First Step Towards an Energy Efficient Home: Weatherization

Posted June 03, 2014 by Gabriel Posternak

One key tool in the fight to resolve energy loss is weatherization. Weatherizing your home can be an important and relatively easy way to increase your home’s energy efficiency. Energy loss refers to the amount of energy, specifically heat energy, that is lost through the doors, windows, walls, and roof of your home. A good percentage of energy loss can be avoided with proper weatherization.

There are certain areas of your home that are particularly susceptible to energy loss. Weatherizing these trouble areas can be a big step towards having an energy efficient home.

Doors and Windows

A lot of heat energy can escape through the windows and doors in your home, especially if they are installed improperly or if there are gaps left where drafts can happen.

Caulk around door frames and around window seals to ensure a tight fit and eliminate air leaks. Replace any cracked or broken glass panes and knobs and latches. Install weather stripping around the sides and bottom of doors to prevent drafts while still allowing movement.

The Attic

About 45% of energy loss occurs through the ceiling and attic. Make sure your attic space is properly insulated, and also consider replacing insulation with new more energy efficient options.

All attic doors and holes should be insulated and weather stripping added to prevent additional heat loss. Pipes and wiring that come out of the attic should also be insulated, but make sure you are doing so safely and seek the advice of a professional if you are unsure.


Basements and crawl spaces are another area where heat energy can escape your home. All windows and doors in basements should be caulked and weather stripping applied, and any cracks or weak areas in the foundation should be filled in.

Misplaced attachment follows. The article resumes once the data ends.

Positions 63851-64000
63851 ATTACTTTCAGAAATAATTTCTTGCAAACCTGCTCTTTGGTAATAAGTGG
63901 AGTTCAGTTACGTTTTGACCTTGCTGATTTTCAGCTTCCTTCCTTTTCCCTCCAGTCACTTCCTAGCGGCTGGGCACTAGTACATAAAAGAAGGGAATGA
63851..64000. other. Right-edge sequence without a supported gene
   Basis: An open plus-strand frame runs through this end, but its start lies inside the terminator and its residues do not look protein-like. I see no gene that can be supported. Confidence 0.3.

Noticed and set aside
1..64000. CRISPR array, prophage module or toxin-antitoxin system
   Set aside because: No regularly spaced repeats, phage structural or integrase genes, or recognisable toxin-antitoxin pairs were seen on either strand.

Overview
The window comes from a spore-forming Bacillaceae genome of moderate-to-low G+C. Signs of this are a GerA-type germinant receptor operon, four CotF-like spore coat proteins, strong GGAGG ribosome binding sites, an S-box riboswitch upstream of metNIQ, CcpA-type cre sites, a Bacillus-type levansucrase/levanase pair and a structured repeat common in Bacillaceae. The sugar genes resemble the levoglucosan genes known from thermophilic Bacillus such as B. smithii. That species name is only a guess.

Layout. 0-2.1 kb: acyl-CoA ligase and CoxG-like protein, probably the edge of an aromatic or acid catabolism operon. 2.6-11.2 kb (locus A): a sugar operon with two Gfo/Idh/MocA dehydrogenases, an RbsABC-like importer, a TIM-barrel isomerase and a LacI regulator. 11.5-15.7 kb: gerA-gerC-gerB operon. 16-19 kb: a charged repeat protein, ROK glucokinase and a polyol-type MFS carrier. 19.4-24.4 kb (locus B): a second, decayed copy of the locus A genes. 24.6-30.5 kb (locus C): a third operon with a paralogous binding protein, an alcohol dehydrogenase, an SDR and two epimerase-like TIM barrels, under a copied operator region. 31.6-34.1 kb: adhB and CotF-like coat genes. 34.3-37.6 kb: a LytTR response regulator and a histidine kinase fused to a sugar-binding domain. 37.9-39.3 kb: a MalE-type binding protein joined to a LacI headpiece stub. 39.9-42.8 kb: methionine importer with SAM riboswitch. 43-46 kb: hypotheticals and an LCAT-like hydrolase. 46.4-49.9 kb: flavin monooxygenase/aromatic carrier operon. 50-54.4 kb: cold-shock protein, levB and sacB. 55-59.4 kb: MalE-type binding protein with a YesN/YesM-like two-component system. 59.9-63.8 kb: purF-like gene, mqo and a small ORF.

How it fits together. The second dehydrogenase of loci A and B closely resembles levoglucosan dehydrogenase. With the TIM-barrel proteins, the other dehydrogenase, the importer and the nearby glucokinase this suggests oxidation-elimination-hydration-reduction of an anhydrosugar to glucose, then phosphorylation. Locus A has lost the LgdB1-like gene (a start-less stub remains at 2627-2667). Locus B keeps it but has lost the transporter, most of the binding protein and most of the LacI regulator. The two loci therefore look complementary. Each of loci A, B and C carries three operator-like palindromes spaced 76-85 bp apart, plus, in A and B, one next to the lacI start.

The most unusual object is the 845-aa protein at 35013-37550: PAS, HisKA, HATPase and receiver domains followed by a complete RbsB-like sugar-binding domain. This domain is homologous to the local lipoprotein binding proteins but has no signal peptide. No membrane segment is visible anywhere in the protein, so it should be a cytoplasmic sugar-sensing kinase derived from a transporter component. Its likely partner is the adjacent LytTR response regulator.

Piping, plumbing, and electrical lines can all have weak areas around the holes leading up into the house. Check around these areas for areas to add insulations, but again be careful that you are not putting flammable insulation near areas that could become too hot and catch fire. Always seek the help of a professional if you have any questions.

Outside Your Home

The outside of your home needs to be weatherized as well. Make sure the outer door frames and window frames are properly caulked from the outside as well as the inside. Check for any cracks that might cause air leaks and fill those in. Check around air ducks and vents (such as the dryer vent) to insure they fit tightly and their hoods and flappers are intact.

Inside Your Home

Energy loss can occur around the inside of your home, specifically around switches and outlets. Also check for cracks where the floor meets the ceiling, particularly if you have carpet these cracks can be easily hidden. Caulk and install the appropriate gaskets to prevent air leaks and optimize energy efficiency.

Weatherizing your home is the first big step towards an energy efficient home. You can weatherize your home fairly easy and it is not an expensive project especially considering how much money you can save on energy bills.

Posted June 03, 2014
by Gabriel Posternak.


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